Evelyn Brown loves to sit and rock on her little front porch on Maiden Street in Bismarck. She will shoot the breeze with a neighbor and watch as the action in her little corner of the world unfolds.
The bench and two rockers were a Mother's Day gift from her children several years ago.
On Monday, she was basking in "God's glory," as she called it, as the sun shone brightly and a slight breeze kept her resting spot from getting too hot.
The 78-year-old widow raised eight children on a farm and now lives in a small house those children – Daniel, Donna, Darrell, David, Dennis, Darlene, Duane and Douglas – bought for her in 2000.
"The kids bought this house, and it's just perfect for me. They call themselves the D. Brown Partnership. Don't know how they came up with that," she said, laughing.
"When I would be pregnant, people would joke with me about running out of 'D' names. I told them, 'Oh, no, there's lots of names left.' "
This open, friendly woman has jokes for a number of things in her life, which now includes 16 grandchildren and seven great-grandchildren.
Floyd and Evelyn both hailed from the Bismarck area and attended Bismarck schools. They rented 320 acres of farmland north of the village on Bowman Avenue, raising corn, soybeans, hay and livestock.
Daniel, her oldest, came along in 1949. Douglas, the baby, was born in 1967.
"Eight didn't seem like a lot," Evelyn said. "I was the oldest of 15. Our older ones helped take care of the younger ones, just like I had to. We took what God sent us. Back then you didn't know what you were having."
Brown said all of her children were active at school and at home.
"She definitely gave us a lot of brothers and sisters," said David Brown, child number four of eight. "We only had a baby-sitter once that I can remember."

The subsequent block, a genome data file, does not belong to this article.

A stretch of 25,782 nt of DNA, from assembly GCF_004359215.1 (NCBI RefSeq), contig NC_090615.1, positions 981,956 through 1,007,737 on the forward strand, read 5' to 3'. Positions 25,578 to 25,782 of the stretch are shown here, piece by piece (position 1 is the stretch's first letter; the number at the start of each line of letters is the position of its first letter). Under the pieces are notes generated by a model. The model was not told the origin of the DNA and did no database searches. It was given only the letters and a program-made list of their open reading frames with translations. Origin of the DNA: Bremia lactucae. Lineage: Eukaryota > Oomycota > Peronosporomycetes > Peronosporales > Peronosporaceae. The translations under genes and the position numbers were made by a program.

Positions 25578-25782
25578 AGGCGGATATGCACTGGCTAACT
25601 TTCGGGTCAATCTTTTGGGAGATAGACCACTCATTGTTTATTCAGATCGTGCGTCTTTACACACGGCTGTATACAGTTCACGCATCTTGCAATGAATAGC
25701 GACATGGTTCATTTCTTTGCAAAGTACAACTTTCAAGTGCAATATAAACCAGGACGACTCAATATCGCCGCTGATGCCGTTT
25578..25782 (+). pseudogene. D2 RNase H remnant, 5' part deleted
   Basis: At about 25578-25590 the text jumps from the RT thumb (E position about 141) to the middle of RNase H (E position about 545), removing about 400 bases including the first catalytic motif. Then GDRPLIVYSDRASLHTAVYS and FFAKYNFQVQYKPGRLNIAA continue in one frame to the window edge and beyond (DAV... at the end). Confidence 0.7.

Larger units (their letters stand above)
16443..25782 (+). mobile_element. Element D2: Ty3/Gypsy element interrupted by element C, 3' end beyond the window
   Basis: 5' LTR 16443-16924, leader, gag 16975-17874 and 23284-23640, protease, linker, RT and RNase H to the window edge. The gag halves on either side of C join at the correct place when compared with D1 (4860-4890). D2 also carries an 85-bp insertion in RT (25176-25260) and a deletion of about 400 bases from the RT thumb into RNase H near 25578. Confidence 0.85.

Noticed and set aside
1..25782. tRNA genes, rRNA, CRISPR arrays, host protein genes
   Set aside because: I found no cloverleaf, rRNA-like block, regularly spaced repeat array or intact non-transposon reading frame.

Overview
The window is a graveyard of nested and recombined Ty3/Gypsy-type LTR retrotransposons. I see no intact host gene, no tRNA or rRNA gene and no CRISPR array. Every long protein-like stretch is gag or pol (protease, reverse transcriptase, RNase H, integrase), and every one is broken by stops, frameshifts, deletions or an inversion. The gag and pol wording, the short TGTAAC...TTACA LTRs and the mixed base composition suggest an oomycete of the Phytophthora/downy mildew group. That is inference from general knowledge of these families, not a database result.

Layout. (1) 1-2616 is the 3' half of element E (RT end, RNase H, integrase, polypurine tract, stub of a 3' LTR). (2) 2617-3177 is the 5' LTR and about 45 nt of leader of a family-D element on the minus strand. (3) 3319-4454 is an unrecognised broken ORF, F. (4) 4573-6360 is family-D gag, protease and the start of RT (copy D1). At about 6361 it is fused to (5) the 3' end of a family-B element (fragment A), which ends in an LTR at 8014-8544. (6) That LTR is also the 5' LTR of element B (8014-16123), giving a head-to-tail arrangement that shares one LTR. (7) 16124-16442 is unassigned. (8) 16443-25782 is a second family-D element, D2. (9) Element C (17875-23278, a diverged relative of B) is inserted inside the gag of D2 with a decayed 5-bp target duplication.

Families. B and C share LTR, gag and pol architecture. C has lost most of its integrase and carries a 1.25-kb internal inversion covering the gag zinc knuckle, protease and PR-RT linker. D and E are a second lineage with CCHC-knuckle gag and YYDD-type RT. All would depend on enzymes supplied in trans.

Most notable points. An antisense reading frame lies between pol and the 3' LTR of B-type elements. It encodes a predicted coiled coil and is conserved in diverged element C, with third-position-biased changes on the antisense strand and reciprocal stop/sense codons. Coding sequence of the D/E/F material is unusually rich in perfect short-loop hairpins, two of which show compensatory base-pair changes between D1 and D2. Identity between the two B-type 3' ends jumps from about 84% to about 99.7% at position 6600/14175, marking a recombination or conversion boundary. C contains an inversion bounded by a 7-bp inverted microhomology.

Several of the children played sports and were active in Future Farmers of America and 4-H.
"At home, they all had projects and chores," Evelyn said. "The boys took care of the livestock and the yard. The girls helped me with cooking and canning."
The stay-at-home mom said the family's large garden helped a lot with expenses.
"I canned green beans, tomatoes, apples, peaches, and made tomato and grape juice," she said. "We had two big freezers in the basement. It gave us food for the winter. With our own meat, pork and beef, we were OK."
"Mom was always a good cook," David Brown said. "She'd cook up a big pot of something, and when she said, 'Time to eat,' we came. There were no microwaves, no warming it up – and usually no leftovers."
The couple married in 1948 and spent 46 years together – before Floyd's death in 1994 – in their eight-room farmhouse. The four bedrooms were upstairs – one for Floyd and Evelyn, one for the girls and the other two for the boys.
"We only had the one bathroom upstairs with the tub. The boys got up early and had chores to do," Evelyn said. "The girls had to get up and get ready for school and be out of the bathroom by the time the boys were done with chores."
"You didn't have time to pamper yourself," daughter Darlene Van Pelt said.
Brown said she tried to treat her children as individuals.
"She never expected us to have the same grades and encouraged our various interests," Van Pelt said.
The importance of education was tantamount for the Browns.
"All my children had perfect attendance in high school, and David and Douglas had perfect attendance for all 12 years," Brown said. "My husband's theory was he never wanted to take them out of school just to farm.
"I never thought any of my children ever actually went to school sick. Daniel was the oldest, and he just never missed school because he considered that his responsibility. The others just fell in line, I guess."
She theorizes that her children stayed healthy because they never went to school without breakfast.
"They always had juice and cereal, boxed or hot oatmeal. I think that helped," she said. "The boys said they thought having to get up early and get out in the fresh air helped, too."
When asked what she thought made her a good mother, Evelyn described herself as loving and dependable.
"Every family has their squabbles," she said. "But our children were taught not to hold a grudge. We encouraged teamwork."
As second oldest, Donna Light helped take charge of her younger siblings.
"We knew we had chores," she said. "They weren't specific; we just knew what needed to be done and did it. I helped with the cooking, cleaning, canning and laundry."
Light said she knew her mother was good at her vocation because she always was "there when you needed understanding. Both my parents always made time to attend everyone's games and other activities. There was never a feeling any one of us was a favorite.
"I feel like she taught us a great deal of respect of life as a whole. She gave us a good work ethic because they said that's how life would be."